• --From Levchenko and Zhang, February 2011

18
Facilitating State and Industrial Policy
  • Industrial policy is a useful tool for the state
    to play the facilitating role
  • Type of coordination will be different,
    depending on industries.
  • The governments resources and capacity are
    limited. The government needs to use them
    strategically.
  • To facilitate formation of clusters and obtain
    agglomeration effects.

19
From Open Data to Open Development
  • We cannot understand the world without good data
  • As governments and the private sector act on new
    knowledge and pursue new policies, the demand for
    data will grow
  • Building the capacity of national statistical
    systems to respond to these challenges is part of
    the transformation process
  • We have seen many advances in national and
    international statistics over the past decade,
    and we will be there to work with you in the
    decade ahead that is the spirit of Open
    Development.

20
A Statistical Framework For Understanding Growth
And Structural Change (page 1)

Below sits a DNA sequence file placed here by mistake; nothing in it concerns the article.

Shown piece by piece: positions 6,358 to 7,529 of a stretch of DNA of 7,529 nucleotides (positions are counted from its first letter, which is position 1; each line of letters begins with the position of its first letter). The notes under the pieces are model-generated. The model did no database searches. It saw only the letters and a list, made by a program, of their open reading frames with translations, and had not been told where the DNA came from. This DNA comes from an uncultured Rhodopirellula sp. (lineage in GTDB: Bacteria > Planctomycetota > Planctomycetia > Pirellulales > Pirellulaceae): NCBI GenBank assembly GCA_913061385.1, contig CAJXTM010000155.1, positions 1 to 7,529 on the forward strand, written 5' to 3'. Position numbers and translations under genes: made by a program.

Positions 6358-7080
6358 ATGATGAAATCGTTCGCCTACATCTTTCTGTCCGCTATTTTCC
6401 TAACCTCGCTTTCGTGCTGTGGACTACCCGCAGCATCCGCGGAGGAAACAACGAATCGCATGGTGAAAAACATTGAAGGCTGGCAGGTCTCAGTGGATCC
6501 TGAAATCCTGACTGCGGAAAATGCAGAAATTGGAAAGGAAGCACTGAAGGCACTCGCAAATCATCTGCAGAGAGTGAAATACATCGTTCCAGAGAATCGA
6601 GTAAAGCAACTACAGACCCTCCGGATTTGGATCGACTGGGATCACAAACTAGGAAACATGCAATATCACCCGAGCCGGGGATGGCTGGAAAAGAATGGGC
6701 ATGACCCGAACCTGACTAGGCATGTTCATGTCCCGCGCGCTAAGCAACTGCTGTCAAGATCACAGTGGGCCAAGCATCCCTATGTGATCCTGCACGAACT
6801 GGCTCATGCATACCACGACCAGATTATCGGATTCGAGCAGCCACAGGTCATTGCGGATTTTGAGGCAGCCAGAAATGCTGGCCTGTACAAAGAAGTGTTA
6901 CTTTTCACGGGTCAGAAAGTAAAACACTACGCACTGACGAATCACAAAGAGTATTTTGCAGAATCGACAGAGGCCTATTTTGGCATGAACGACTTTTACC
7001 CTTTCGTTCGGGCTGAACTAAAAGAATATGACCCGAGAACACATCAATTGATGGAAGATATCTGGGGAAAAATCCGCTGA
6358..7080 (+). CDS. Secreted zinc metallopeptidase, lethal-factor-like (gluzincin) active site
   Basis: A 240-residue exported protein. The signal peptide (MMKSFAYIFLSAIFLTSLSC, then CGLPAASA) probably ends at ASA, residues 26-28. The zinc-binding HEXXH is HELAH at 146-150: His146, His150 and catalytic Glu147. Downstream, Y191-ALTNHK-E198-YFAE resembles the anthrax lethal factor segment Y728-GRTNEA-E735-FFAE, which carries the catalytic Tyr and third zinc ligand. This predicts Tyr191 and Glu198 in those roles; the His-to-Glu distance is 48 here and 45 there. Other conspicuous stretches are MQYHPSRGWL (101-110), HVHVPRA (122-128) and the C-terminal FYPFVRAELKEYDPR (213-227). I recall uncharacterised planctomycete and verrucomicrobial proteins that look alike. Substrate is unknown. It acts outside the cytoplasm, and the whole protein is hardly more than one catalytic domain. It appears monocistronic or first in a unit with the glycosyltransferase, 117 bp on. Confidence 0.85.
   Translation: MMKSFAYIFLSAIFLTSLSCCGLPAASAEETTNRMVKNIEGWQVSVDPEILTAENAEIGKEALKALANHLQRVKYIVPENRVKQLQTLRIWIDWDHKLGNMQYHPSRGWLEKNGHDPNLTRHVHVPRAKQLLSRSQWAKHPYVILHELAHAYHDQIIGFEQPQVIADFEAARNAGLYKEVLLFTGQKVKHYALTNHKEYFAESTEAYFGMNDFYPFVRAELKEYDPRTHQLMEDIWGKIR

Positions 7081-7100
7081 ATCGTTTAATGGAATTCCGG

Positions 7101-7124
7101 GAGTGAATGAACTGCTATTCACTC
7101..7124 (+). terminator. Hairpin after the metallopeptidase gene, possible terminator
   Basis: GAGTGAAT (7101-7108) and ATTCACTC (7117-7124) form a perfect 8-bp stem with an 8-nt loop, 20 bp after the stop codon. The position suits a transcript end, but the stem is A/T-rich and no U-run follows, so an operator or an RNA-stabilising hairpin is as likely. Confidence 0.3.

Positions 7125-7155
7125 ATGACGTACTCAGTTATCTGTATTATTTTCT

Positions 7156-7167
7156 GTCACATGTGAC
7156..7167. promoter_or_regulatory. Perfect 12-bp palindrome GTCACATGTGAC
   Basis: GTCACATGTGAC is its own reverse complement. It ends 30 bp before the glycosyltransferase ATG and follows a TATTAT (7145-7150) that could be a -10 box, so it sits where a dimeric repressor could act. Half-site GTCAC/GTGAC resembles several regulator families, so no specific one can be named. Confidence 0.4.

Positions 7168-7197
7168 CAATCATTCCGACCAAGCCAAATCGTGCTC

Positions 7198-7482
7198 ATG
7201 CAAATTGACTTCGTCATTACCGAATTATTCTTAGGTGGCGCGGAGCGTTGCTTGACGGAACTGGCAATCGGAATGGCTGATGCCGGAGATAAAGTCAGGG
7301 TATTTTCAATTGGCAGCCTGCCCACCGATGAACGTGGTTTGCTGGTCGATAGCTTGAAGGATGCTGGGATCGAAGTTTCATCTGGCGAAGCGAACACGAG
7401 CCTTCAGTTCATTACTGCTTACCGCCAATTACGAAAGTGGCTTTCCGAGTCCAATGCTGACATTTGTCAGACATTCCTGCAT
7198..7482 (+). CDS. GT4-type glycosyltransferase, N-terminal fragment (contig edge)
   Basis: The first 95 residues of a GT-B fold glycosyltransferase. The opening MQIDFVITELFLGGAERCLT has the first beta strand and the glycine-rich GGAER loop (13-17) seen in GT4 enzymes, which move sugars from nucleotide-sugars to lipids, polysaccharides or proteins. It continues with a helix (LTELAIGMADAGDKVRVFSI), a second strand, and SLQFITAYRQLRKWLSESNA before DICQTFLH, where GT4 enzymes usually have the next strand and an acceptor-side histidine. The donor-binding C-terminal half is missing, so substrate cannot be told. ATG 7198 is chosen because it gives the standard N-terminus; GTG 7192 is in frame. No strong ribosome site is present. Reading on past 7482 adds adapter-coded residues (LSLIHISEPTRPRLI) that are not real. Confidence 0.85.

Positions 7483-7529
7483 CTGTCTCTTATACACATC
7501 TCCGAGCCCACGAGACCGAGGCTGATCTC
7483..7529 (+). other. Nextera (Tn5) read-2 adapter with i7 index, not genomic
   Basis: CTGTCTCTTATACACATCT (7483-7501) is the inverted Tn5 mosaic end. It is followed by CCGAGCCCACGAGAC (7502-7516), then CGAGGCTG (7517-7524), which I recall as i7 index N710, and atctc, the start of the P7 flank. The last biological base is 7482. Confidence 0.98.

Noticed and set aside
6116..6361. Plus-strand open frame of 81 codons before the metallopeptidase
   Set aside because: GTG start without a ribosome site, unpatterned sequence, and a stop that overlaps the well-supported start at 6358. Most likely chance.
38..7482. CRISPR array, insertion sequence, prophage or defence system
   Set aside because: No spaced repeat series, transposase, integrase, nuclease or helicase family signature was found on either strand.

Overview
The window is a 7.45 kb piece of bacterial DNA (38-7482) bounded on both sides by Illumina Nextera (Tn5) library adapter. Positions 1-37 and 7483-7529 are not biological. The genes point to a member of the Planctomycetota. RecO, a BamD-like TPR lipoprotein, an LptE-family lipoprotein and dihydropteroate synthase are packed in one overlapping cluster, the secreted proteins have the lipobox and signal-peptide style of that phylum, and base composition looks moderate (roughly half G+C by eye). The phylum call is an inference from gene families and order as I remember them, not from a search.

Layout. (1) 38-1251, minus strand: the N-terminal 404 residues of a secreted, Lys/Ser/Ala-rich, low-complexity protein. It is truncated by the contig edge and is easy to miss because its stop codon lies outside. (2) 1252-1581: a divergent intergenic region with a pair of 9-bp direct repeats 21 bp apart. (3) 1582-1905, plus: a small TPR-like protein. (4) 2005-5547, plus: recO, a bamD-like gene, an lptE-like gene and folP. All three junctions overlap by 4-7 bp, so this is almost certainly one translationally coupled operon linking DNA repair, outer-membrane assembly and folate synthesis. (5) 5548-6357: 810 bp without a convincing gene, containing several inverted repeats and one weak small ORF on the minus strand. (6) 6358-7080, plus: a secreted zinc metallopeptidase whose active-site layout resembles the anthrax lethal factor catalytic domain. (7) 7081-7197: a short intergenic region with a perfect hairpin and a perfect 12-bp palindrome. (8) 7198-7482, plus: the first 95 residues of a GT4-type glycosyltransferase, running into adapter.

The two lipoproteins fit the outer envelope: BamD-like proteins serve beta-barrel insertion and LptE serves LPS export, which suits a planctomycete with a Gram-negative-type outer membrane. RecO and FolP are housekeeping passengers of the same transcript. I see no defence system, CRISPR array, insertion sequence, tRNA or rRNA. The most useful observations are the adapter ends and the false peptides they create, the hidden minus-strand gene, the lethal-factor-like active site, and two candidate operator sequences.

21
A Statistical Framework For Understanding Growth
And Structural Change (page 2)
  • Endowments (Stocks) by Sector
  • Natural resource stocks (mineral marine
    forests soil water)
  • Human capital (schooling, skills)
  • Physical capital (machinery, equipment,
    structures)
  • "Hard" infrastructure (transportation,
    information and communication, water and
    sanitation)
  • "Soft" infrastructure (social cohesion,
    inequality, institutional capacity, business
    environment)
  • Other Inputs by Sector
  • Labor force (employment by industry, skill
    levels, gender)
  • Raw intermediate materials (energy, material
    inputs)
  • Capital services (depreciation)
  • Financial (investment, domestic and international
    credit markets)

22
A Statistical Framework For Understanding Growth
And Structural Change (page 3)
  • Outputs
  • Output and value added by industrial sector
  • Output and value added by household sector
  • Prices of inputs, outputs needed to calculate
    multifactor productivity (TFP)
  • Exports and imports of goods and services by
    sector
  • Policies
  • Taxes and subsidies
  • Interest rates
  • Social and demographic characteristics
  • Population by age and gender
  • Age-specific morbidity and mortality rates
  • School enrollment and completion rates,
    achievement levels
  • Migration rates

23
Data Needs for Understanding why Transformation
does not happen in Africa
  • Sectoral composition of output and employment in
    urban and rural settings
  • Sectoral data on capital stocks and other inputs,
    enabling productivity calculations
  • Details on output and input (wages) prices
  • Data on infrastructure (roads), irrigation. One
    explanation for the puzzle is that high
    transportation costs make food expensive in
    cities, limiting the size of urban populations.